New U.S.-Japan defense guidelines reflect shifting military realities

In 1983, towards the end of the Cold War, then Japanese Prime Minister Yasuhiro Nakasone ignited a storm of pacifist protest by pledging to make Japan (which had no flat-tops at the time) an “unsinkable aircraft carrier in the Pacific.” Now, Japan just builds aircraft carriers, which it euphemistically labels “destroyers,” one after another.

Japan’s latest, the 814 foot long Izumo delivered last month, can accommodate helicopters as well as the new F-35 Joint Strike Fighter. The vessel likely will be one of the Japanese naval units assigned to shield U.S. ships defending Japan against North Korean missiles, according to new Japan/U.S. defense cooperation guidelines announced Monday in New York. Japan’s military can also rush to aid third countries under attack as part of the new rules. The revamped defense guidelines are a high point of Japanese Prime Minister Shinzo Abe’s visit to Washington this week where he will meet with President Obama and address a Joint Session of Congress.

Japanese destroyer Izumo

Japanese destroyer Izumo

Abe is signalling that Japan is prepared to take a much bigger role in regional defense matters in the face of a more assertive China, a nuclear-capable North Korea and an over-stretched U.S. military.

The first change to the guidelines since 1997 follows a decision by Abe’s cabinet in July to reinterpret Article 9 of Japan’s post-war pacifist constitution. The step allows Japan to provide military aid to U.S. and other allied countries under attack. The cabinet move, which also permits Japan to exercise its right to “collective self-defense,” comes against a backdrop of escalating tensions between Japan and China over the contested Diaoyu/Senkaku islands in the East China Sea and Pyongyang’s increasing ability to strike Japan with nuclear-armed missiles.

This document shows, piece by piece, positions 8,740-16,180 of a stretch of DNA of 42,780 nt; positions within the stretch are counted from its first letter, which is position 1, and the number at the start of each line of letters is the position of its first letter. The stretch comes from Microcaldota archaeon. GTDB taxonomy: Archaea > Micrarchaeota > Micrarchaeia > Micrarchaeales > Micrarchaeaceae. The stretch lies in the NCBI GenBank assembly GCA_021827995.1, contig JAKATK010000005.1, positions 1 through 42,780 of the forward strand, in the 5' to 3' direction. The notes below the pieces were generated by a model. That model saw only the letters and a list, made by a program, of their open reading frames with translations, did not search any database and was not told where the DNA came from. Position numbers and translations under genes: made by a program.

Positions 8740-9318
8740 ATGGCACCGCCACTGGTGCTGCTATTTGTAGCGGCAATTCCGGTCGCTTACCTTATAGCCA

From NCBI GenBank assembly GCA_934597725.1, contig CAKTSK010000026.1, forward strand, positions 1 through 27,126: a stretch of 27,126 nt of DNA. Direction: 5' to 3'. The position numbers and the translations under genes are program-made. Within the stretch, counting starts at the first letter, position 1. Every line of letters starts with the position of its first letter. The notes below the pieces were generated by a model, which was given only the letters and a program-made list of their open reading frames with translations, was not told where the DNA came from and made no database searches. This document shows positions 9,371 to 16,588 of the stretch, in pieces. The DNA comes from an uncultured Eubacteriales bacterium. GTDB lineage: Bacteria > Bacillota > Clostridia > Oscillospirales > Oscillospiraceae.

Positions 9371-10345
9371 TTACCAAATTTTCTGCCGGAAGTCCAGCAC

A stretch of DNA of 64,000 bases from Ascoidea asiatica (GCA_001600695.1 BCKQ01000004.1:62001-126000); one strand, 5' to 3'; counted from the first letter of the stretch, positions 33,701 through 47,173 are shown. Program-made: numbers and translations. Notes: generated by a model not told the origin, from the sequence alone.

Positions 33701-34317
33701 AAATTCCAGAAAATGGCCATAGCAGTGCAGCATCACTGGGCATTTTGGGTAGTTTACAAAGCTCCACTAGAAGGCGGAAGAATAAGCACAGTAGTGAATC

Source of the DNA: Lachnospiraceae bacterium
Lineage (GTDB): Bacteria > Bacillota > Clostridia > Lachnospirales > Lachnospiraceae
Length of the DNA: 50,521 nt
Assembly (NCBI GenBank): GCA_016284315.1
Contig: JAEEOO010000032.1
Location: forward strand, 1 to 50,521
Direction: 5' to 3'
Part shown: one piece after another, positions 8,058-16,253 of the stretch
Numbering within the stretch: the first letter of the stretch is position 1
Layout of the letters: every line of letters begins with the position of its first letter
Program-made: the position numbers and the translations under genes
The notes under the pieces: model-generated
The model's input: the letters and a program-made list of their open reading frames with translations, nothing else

Japan and the U.S. are likewise stepping up their global cooperation against missile, cyber and space-based attacks and joint maritime security operations under the new rules. In the most significant twist, Japanese forces can help shoot down enemy missiles headed for the U.S.

In return for such enhanced cooperation, Japan has secured Washington’s pledge of military support where Japan’s survival is under threat. Washington’s also agreed in principle to support Japan in potential clashes with China over disputed islands in the East China Sea. Reuters reported that a joint statement issued after the New York meeting by U.S. and Japanese officials “reconfirmed the alliance’s commitment to the security of Japan,” as well as Japan’s sovereignty over the islets in the East China Sea known as the Senkakus in Japan and the Diaoyus in China.

U.S. officials, at the same time, are downplaying suggestions that the revamped guidelines are aimed at China. Obama, aware of the deep financial and economic links between the U.S. and China, is wary of being drawn into a Sino-Japanese military incident on the high seas.

The other foot in Japan’s new defense stance will drop later this year when the Diet votes on legislation that will allow Japanese minesweepers to deploy in the Hormuz Strait in the Persian Gulf. Japanese forces also will be able to provide logistical support to the U.S. in other trouble spots far from Japan.

“These guidelines eliminate the geographic restrictions on U.S. and Japan cooperation so we’ll be able to do globally what we’ve been able to do in Japan and regionally as well,” said an unnamed defense official quoted on the U.S. Department of Defense website.

Abe’s Liberal Democratic Party aims to revise Japan’s constitution by late 2018 to lift other legal curbs on Japanese military operations.

The first U.S.-Japan defense guidelines were issued in 1978 and focused on the immediate defense of Japan.These were amended in 1997 to allow U.S. and Japanese military forces to cooperate regionally in areas surrounding Japan.

 

 

 

 



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